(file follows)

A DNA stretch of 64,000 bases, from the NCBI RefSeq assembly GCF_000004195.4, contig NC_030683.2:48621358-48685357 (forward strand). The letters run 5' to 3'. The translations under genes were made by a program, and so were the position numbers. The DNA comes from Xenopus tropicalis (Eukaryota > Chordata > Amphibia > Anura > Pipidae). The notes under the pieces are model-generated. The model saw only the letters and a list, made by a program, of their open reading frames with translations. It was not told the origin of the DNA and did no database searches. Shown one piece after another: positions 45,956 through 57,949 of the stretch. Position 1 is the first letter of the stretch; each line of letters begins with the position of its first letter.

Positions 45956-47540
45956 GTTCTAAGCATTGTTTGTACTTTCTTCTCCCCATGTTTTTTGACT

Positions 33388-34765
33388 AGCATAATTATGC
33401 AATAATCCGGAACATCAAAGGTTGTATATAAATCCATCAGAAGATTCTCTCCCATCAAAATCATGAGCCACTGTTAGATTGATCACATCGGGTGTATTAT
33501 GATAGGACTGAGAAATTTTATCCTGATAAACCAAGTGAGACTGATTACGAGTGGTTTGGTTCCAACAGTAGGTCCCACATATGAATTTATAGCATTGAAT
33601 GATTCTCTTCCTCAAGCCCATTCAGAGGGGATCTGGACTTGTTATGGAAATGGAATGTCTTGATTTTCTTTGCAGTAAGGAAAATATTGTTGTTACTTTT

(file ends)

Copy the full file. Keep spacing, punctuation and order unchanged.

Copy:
A DNA stretch of 64,000 bases, from the NCBI RefSeq assembly GCF_000004195.4, contig NC_030683.2:48621358-48685357 (forward strand). The letters run 5' to 3'. The translations under genes were made by a program, and so were the position numbers. The DNA comes from Xenopus tropicalis (Eukaryota > Chordata > Amphibia > Anura > Pipidae). The notes under the pieces are model-generated. The model saw only the letters and a list, made by a program, of their open reading frames with translations. It was not told the origin of the DNA and did no database searches. Shown one piece after another: positions 45,956 through 57,949 of the stretch. Position 1 is the first letter of the stretch; each line of letters begins with the position of its first letter.

Positions 45956-47540
45956 GTTCTAAGCATTGTTTGTACTTTCTTCTCCCCATGTTTTTTGACT

Positions 33388-34765
33388 AGCATAATTATGC
33401 AATAATCCGGAACATCAAAGGTTGTATATAAATCCATCAGAAGATTCTCTCCCATCAAAATCATGAGCCACTGTTAGATTGATCACATCGGGTGTATTAT
33501 GATAGGACTGAGAAATTTTATCCTGATAAACCAAGTGAGACTGATTACGAGTGGTTTGGTTCCAACAGTAGGTCCCACATATGAATTTATAGCATTGAAT
33601 GATTCTCTTCCTCAAGCCCATTCAGAGGGGATCTGGACTTGTTATGGAAATGGAATGTCTTGATTTTCTTTGCAGTAAGGAAAATATTGTTGTTACTTTT